Workers compensation claims are made by Philadelphia workers for lots of different reasons. Unsurprisingly, one of the most common reasons for work injury claims is motor-vehicle accidents that happen while on-the-job. Lots of people drive for work, either as a major portion of their job duties (like for delivery drivers) or because they need to use a vehicle, machinery, or equipment to try to accomplish other work tasks.
Because vehicle accidents at work so commonly result in injuries, deaths, and workers' comp cases, efforts are underway to try to ensure workers are able to stay safe behind the wheel. One part of this effort is an annual Drive Safely Work Week, which was held this year October 3 through October 7, 2016. The fact is, autumn and winter are the most dangerous time of year for auto accidents. The holiday travel season, early darkness, and winter weather are a triple threat.
Drive Safely Work Week is organized by the Network of Employers for Traffic (NETS). It was organized in recognition of the fact employers lose more than $47 billion each year as a result of traffic collisions. Employers can lose money in crashes because of lost productivity when their workers cannot come into work or pass away due to vehicle injuries. Employers also lose out due to workers' compensation claim payouts and, in some cases, because they can be held legally liable for injuries their employees caused to others while in the line of duty.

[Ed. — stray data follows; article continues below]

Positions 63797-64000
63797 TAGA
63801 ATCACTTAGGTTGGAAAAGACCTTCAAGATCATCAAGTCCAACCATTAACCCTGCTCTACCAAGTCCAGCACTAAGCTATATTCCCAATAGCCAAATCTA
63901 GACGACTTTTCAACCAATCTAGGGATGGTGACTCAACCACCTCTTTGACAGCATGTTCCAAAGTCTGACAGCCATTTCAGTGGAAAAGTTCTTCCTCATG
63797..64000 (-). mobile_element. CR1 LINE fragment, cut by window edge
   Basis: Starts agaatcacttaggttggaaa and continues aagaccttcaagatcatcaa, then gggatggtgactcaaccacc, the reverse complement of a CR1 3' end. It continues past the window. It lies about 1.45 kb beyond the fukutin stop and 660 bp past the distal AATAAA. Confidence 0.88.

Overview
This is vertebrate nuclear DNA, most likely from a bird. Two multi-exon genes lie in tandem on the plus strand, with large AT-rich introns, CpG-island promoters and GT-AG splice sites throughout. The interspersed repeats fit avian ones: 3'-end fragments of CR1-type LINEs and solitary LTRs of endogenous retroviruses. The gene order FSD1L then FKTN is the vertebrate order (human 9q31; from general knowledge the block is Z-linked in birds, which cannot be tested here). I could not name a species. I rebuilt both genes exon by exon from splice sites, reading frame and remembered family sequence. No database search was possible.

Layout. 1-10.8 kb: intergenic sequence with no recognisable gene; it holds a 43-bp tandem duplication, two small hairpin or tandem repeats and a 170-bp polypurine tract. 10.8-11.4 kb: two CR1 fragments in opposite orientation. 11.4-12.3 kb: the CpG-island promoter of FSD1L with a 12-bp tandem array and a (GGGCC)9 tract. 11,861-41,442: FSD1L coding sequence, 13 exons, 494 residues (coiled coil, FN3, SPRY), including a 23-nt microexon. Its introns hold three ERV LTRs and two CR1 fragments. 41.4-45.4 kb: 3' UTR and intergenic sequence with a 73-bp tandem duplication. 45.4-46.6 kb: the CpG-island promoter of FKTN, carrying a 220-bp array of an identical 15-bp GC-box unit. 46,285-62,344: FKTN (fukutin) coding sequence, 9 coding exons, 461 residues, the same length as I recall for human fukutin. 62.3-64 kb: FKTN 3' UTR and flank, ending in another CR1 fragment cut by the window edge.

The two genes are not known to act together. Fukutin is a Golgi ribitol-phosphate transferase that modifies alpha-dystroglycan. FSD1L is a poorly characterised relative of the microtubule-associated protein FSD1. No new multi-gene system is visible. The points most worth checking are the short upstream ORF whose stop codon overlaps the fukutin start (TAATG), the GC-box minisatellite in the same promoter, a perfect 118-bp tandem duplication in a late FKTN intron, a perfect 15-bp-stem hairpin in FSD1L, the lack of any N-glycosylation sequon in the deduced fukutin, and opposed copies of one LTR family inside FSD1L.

Drive Safely Work Week aims to combat financial loss by employers as well as losses by employee drivers and their families due to injuries or fatalities in auto accidents. There are different focuses of each different Drive Safely Work Week. This year, the focus is on preventing driver distraction. A free tool kit is provided at Traffic Safety.org in order to help employers plan a safe driving campaign focused on encouraging their employees not to become distracted.
The tool kit, and the focus on the 2016 Drive Safely Work Week Campaign, include set issues as:
- How sleep affects daily work performance, including the ability to focus while driving.
- Some of the signs and risk factors for drowsy motorists.
- The types of driving behaviors employees do which can contribute to causing an increased risk of motor vehicle accidents.
- Dangers of the use of mobile phones and other electronic devices behind the wheel.
- The importance of driving more slowly and of buckling up when operating a motor vehicle. Having a seat belt on if a crash happens can reduce the risk of a serious injury or fatality by as much as 50 percent.
Motor vehicle crashes by workers cost 1.6 million work days over the course of 2015. NETS believes it is possible to reduce crash rates among employees by as much as 50 percent. Companywide campaigns initiated during Drive Safely Work Week are a great place to start. If employers can convince workers not to be distracted while driving and to avoid other unsafe behaviors, money and lives can be saved and serious injuries can be avoided.